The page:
4th (Fourth) Amendment Seizures of persons

Posted over 2 years ago. Applies to Florida, 1 helpful vote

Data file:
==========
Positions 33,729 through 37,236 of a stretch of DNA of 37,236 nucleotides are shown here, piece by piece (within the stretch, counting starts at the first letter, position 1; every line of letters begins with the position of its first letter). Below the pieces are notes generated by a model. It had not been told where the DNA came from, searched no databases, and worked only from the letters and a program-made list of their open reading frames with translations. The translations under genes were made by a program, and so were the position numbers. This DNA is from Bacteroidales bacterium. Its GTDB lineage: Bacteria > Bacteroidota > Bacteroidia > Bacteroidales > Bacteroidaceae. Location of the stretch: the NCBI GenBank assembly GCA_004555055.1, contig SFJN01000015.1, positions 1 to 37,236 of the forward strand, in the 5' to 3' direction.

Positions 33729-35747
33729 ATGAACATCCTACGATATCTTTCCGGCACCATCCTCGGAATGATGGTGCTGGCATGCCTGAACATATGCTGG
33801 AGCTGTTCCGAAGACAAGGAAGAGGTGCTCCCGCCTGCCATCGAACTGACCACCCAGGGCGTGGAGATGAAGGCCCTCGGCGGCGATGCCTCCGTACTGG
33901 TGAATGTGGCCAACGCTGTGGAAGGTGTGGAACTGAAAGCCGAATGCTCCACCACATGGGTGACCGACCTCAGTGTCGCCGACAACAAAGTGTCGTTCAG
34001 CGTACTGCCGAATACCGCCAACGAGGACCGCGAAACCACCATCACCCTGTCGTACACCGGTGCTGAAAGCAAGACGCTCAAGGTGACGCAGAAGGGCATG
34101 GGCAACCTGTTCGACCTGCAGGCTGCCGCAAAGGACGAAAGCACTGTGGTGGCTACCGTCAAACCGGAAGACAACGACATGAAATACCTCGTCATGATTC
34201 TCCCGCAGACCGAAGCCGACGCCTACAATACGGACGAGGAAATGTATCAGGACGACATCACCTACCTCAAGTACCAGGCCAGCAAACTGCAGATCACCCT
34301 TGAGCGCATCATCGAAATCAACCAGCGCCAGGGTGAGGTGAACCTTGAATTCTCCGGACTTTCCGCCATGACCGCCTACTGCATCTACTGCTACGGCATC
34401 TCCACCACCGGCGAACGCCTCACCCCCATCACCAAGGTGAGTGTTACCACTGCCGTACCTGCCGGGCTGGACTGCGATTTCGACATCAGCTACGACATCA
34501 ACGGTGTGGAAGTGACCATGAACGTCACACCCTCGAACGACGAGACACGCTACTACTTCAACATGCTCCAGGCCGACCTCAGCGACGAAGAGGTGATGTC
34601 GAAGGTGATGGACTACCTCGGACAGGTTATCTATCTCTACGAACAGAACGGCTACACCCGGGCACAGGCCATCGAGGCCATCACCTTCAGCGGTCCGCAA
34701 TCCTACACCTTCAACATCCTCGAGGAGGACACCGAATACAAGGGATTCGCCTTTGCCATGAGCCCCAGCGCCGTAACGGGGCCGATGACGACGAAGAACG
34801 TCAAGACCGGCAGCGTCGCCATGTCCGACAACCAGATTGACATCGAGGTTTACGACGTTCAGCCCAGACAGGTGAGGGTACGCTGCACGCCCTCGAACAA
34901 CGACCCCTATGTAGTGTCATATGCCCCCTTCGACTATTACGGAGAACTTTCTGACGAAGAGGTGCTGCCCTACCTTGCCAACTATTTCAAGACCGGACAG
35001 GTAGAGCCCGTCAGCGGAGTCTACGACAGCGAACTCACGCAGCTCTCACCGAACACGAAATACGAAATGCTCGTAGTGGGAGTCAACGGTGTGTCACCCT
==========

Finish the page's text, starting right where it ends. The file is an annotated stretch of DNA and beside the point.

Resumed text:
www.TheMiamiDefender.com "Is it unreasonable for an officer to stop me on the street and request to search my luggage or person absent probable cause?" That depends: The US Supreme Court has recognized three categories of law enforcement encounters with individuals: 1.) 'casual encounters' 2.) 'temporary detentions' and 3.) 'arrests' The first type of encounter, a 'casual encounter' has been held NOT to be a seizure of your person and therefore, any information obtained by law enforcement during this 'casual encounter' can be used against you! The Court has stated that a casual encounter is one where the individual is free to terminate the encounter at any time and without repercussion. The Supreme Court went on to explain in US v. Drayton that "law enforcement officers do NOT (emphasis added) violate the Fourth Amendment's prohibition of unreasonable seizures merely by approaching individuals on the street or in other public places and putting questions to them if they are WILLING TO LISTEN (emphasis added)... Even when law enforcement officers have no basis for suspecting a particular individual, they may POSE QUESTIONS, ASK FOR IDENTIFICATION, AND REQUEST CONSENT TO SEARCH LUGGAGE (emphasis added) -- provided they do not induce cooperation by coercive means... If a reasonable person would feel free to terminate the encounter, then he or she has not been seized." Now, what the Court is saying here is that a police officer may initiate conversation with you or I just as any other 'normal' individual and in spite of our programming to the contrary (to give deference and respect to officers of the law) we may "terminate" or ignore the officer and end the conversation absent ramifications. Clearly (given the above flawed opinion) no member of the Supreme Court has ever had a run-in with the law. No 'reasonable person' would possibly feel free to unilaterally terminate a conversation with a law enforcement officer. This 2002 Supreme Court decision, while preposterous however, is the unfortunate state of the law. As such, so long as you are 'free to leave' there is no detention and therefore no Fourth Amendment violations regarding a seizure of a person should an officer of the law stop you in the street to 'chit chat.' In closing - if you are randomly stopped by an officer while walking around town and do not wish to partake in their conversation, remember: you don't have to talk back. Ask them if you are free to go and if so, end the conversation at that. www.TheMiamiDefender.com : call us at 305.322.9971 for a free legal consultation!

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